by Amy Brennan
On April 13, 2017 #G2Great welcomed Ralph Fletcher as a guest host to share ideas from his newest book, Joy Write: Cultivating High-Impact, Low-Stakes Writing. In his book, Ralph invites us to take on what I believe to be the most important lens when it comes to writing. Ralph guides us by suggesting, “We must strive to see the writing curriculum through their eyes, as they experience it, from their points of view.” All too often we view the teaching of writing through our own perspective, making instructional decisions through that lens. If we stop and switch the lens to view the learning environment from our students’ eyes we can clearly see the essentials that lead to real growth in writing. Student-centered classrooms where students have autonomy and choice in writing open up opportunities for students to write about what is personal to them and the topics or issues that they are passionate about.
We began the chat with a discussion around critical characteristics of a student-centered writing classroom. Ralph reminded us of the importance of low stakes writing, and when you have the lens of the student, you realize how critically important it is to have students engage in writing in an environment where students do not feel high stakes pressure. They need to feel safe to take the risks that a writer takes as they play with language and grow their writing. Providing students with choice and time in order to engage in writing connected to their passions and interests creates the environment where students will experience the most growth.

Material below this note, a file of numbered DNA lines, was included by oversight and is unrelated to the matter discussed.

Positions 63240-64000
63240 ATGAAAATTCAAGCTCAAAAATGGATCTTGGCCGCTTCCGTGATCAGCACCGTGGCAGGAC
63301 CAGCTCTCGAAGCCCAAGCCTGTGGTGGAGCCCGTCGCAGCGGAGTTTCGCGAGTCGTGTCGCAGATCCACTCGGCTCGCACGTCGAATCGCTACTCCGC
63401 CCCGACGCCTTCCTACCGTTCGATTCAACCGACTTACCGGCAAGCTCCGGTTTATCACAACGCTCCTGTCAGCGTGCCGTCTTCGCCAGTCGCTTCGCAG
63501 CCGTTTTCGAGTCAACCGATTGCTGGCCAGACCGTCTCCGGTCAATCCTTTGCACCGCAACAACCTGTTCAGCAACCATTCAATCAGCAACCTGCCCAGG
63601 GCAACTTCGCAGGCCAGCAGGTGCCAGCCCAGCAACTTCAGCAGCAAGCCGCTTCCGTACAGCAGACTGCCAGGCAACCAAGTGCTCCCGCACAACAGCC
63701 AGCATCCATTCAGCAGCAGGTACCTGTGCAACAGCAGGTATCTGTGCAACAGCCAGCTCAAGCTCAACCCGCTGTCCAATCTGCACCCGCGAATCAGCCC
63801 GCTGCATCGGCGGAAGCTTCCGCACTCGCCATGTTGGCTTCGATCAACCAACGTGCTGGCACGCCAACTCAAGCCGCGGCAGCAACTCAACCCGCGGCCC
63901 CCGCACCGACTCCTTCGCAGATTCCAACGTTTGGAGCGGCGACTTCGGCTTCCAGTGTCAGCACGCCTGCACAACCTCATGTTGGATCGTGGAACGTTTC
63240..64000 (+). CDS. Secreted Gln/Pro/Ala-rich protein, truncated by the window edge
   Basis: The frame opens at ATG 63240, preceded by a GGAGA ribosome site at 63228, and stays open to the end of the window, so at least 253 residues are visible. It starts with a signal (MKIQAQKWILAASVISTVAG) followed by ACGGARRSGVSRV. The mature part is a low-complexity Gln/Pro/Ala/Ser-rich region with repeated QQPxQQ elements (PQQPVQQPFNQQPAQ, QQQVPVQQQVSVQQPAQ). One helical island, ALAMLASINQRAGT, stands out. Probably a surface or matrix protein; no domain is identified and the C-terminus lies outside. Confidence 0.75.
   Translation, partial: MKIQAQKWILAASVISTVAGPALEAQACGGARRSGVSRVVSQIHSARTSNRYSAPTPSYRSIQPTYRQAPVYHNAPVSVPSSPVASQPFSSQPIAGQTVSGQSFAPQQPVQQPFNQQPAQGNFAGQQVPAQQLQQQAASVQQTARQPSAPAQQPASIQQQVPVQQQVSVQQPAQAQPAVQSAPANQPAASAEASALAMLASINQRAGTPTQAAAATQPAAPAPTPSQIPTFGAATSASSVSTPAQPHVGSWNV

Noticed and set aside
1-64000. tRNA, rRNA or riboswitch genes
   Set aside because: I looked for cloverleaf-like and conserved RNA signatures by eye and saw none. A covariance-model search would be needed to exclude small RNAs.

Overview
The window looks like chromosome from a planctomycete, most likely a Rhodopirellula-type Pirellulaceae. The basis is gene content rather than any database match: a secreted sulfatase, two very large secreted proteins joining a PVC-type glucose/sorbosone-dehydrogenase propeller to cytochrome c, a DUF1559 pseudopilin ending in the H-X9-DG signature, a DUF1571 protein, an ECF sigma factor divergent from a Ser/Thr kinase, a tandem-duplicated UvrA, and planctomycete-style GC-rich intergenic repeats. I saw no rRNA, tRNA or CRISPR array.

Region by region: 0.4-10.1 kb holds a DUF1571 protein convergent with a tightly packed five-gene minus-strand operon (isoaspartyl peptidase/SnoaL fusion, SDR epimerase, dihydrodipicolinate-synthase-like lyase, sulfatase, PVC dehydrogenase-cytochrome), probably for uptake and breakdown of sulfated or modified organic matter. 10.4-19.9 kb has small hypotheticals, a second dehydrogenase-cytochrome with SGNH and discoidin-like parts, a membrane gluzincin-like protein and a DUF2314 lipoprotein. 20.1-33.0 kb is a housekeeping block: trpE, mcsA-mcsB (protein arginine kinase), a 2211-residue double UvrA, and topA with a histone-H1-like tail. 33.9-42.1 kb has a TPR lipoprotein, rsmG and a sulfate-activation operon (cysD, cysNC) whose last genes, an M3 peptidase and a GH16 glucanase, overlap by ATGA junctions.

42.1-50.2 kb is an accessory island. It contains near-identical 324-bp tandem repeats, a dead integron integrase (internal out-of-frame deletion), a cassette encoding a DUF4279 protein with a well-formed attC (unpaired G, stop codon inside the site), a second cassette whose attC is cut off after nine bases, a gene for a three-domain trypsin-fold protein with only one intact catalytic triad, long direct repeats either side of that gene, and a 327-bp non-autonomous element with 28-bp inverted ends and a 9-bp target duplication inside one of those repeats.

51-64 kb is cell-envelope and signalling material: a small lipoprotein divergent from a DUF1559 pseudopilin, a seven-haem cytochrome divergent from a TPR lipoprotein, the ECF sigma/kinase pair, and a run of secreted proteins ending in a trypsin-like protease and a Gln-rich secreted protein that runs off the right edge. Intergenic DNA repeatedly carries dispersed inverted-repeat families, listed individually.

When Ralph led us through a discussion around choice, he pointed out so many aspects of choice in writing that extend beyond the just choice of topic. Check out his tweets below and be inspired to create ways in your classroom to open up opportunities for increased autonomy.
I am especially intrigued by Ralph’s idea of inserting open cycles of writing in between our units of study. These open cycles provide students with a wider option of choice than what we generally allow and are beyond the topic choice. There is value to working in a shared unit of study, as a community studying a particular type of writing and learning together, however there is something so simple and appealing about dropping in an open-cycle between units. In this open cycle students choose topic, genre, audience and really everything in the writing process. Ralph urges us to see this is truly the way writers grow. Below you can see some of Ralph’s tweets on this topic and you can think a little bit more about why and how you might institute open cycles in your classroom.
Stating with your core values, sustained writing – everyday. This essential ingredient is the one we must hold closest to us and never stray from. The time we dedicate to writing provides the time for students to engage in the writing process and grow as writers. Ralph tweeted that everything else after this is negotiable. This tweet really helped to send the message home. In this new book you will want to learn more about his new idea of “greenbelt writing,” a type of informal writing that is raw, unmanicured and uncurated. It is through this writing environment that Ralph shows us that students can demonstrate not only tremendous, but JOY in writing.
Ralph Fletcher Links
Joy Write (Heinemann)
The Heinemann Podcast: Ralph Fletcher on The Writing Workshop
The Heinemann Podcast: Joy Write with Ralph Fletcher
The Writer’s Desk: Ralph’s Blog